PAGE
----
'Kids are hurting right now': Forum on teen mental health in the pandemic slated for next week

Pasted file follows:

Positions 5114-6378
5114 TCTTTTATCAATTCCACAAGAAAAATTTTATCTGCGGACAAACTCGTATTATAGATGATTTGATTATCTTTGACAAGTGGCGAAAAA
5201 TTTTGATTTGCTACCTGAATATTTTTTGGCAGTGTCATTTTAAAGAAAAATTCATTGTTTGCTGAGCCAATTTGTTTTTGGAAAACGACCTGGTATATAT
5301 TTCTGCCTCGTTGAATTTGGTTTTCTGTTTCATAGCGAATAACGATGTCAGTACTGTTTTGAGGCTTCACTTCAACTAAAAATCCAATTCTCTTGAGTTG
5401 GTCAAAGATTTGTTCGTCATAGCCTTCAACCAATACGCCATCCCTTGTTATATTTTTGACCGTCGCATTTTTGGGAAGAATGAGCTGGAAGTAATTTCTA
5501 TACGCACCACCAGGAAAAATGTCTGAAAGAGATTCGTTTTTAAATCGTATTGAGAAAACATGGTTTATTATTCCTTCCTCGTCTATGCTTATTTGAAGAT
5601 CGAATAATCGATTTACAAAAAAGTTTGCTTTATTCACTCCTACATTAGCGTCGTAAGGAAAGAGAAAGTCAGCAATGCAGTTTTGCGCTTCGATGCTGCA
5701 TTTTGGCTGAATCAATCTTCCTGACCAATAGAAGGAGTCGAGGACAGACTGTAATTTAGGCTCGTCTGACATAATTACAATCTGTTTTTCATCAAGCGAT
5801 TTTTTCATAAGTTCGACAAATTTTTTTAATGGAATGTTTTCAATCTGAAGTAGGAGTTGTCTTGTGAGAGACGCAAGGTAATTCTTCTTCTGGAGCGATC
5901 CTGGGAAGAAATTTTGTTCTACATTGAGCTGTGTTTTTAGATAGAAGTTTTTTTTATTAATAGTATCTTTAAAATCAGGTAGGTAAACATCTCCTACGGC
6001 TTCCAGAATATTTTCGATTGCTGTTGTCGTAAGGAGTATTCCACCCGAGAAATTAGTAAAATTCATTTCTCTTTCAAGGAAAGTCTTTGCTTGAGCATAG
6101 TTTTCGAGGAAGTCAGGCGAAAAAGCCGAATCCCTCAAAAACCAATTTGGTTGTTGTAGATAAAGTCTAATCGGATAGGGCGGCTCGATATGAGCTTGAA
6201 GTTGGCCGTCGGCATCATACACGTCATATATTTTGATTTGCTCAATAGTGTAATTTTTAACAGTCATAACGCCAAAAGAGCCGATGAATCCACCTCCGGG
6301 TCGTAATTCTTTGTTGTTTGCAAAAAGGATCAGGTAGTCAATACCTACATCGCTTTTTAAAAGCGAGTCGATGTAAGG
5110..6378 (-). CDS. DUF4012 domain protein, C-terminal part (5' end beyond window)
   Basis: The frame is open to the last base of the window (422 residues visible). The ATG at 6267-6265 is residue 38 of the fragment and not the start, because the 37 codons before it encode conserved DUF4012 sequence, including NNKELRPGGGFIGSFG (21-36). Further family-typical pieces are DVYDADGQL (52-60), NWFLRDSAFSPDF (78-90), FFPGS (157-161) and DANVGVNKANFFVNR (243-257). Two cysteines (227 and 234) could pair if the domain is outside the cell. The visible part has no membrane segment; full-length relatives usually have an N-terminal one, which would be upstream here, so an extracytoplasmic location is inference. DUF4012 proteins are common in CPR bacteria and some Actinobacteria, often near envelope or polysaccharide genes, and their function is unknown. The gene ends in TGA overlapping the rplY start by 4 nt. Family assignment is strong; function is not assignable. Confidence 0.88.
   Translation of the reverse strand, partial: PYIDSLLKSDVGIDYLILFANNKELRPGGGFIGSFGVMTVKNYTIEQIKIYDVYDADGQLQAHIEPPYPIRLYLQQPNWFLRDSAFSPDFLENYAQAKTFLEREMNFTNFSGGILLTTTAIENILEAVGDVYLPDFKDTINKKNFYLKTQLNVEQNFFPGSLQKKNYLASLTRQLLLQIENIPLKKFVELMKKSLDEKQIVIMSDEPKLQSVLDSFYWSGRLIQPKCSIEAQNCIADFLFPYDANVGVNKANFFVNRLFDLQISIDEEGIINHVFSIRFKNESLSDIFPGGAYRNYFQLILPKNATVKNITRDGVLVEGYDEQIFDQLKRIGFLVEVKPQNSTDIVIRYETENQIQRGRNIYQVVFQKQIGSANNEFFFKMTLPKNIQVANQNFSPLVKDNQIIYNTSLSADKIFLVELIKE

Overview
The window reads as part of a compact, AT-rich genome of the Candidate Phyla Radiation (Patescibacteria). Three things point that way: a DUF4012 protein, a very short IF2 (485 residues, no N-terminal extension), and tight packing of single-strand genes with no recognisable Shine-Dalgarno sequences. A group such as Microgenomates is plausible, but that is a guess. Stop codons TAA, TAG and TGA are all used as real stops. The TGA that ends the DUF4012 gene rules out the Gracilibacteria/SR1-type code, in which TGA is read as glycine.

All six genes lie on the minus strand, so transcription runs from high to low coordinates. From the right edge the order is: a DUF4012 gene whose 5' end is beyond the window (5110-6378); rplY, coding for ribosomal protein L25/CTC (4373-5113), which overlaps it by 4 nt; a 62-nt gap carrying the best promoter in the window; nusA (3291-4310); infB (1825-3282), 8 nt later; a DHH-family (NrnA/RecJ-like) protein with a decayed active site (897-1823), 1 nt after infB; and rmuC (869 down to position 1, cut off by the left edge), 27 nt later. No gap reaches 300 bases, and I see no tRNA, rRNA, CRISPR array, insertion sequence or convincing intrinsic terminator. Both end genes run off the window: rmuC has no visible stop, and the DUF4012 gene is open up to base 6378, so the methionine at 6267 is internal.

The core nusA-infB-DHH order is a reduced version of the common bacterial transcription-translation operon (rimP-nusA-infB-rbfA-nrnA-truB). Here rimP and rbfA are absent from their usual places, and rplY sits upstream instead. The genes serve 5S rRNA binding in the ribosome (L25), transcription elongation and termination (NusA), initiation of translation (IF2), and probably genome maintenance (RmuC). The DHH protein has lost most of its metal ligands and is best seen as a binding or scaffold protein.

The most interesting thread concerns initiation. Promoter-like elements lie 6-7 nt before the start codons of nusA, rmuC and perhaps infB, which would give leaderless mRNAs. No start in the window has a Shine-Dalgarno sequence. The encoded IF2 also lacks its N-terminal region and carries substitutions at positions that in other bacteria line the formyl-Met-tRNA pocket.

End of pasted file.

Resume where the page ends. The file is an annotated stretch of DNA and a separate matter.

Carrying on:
<p><p>Students should be feeling better now. They’re back in class in class, walking the halls and playing sports, doing what kids do.</p></p><p><p>And yet they’re not, according to several education leaders in Eastern Washington.</p></p><p><p>“Kids are hurting right now, and they’re feeling lonely and depressed,” said Jim Kowalkowski, superintendent of the Davenport School District.</p></p><p><p>They’re also not being heard by state leaders, said Kowalkowski, who has joined with Reardan-Edwall Superintendent Eric Sobotta to host a virtual town hall next week that’s intended to add students to the conversation around the COVID-19 pandemic.</p></p><p><p>Scheduled for 1 p.m. Tuesday, the hourlong event will be led by Dr. Kira Mauseth, co-lead of the Behavioral Health Strike Team for the Washington State Department of Health.</p></p><p><p>As of Wednesday, representatives from more than 20 school districts have signed up to participate.</p></p><p><p>The four student speakers will include two from Reardan-Edwall and one each from Davenport and Granite Falls.</p></p><p><p>“We are in the middle of a mental health crisis,” Sobotta said. “As we try to respond as educators and state officials, it is paramount that we listen to our young adults.</p></p><p><p>“The goal of this hour with Dr. Mauseth is to try to better understand how the pandemic is affecting our students and also to listen to the different ideas they may have for how we can best support them.”</p></p><p><p>Both superintendents say they’ve witnessed a spike in depression among students, especially at the secondary level.</p></p><p><p>At Reardan-Edwall, the district conducted a survey last spring that found about half the students said they felt depressed or severely depressed.</p></p><p><p>Sobotta believes a new survey would reveal that the situation has worsened.</p></p><p><p>Some students may be disillusioned after experiencing a false sense of security last summer as COVID metrics declined.</p></p><p><p>Mauseth said just that recently in an interview with Seattle Met magazine.</p></p><p><p>“What we saw this summer was people on a solid yellow line pathway, feeling great,” said Mauseth, who also is a senior instructor of psychology at Seattle University.</p></p><p><p>“And then delta hit.”</p></p><p><p>Since then, Mauseth said some people are in better spirits while others have struggled with anxiety and depression associated with earlier stages of the pandemic.</p></p><p><p>Not far beneath the surface is the issue of masks and their effect on the students’ mental health.</p></p><p><p>Kowalkowski said he’d like to see data that pertains to rural areas.</p></p><p><p>“We’ve done a lot of work to meet all the health and safety rules, and with masking it feels like kids have been doing this for two years,” Kowalkowski said.</p></p><p><p>Kids have been put in a tough spot, Sobotta said.</p></p><p><p>“The unfortunate thing is that the adults have made this a political thing on both sides of the political aisle, and kids are caught in middle,” Sobotta said.</p></p><p><p>To have your class participate, email phoffman@reardansd.net. A link to participate will be sent several days before the forum.</p></p>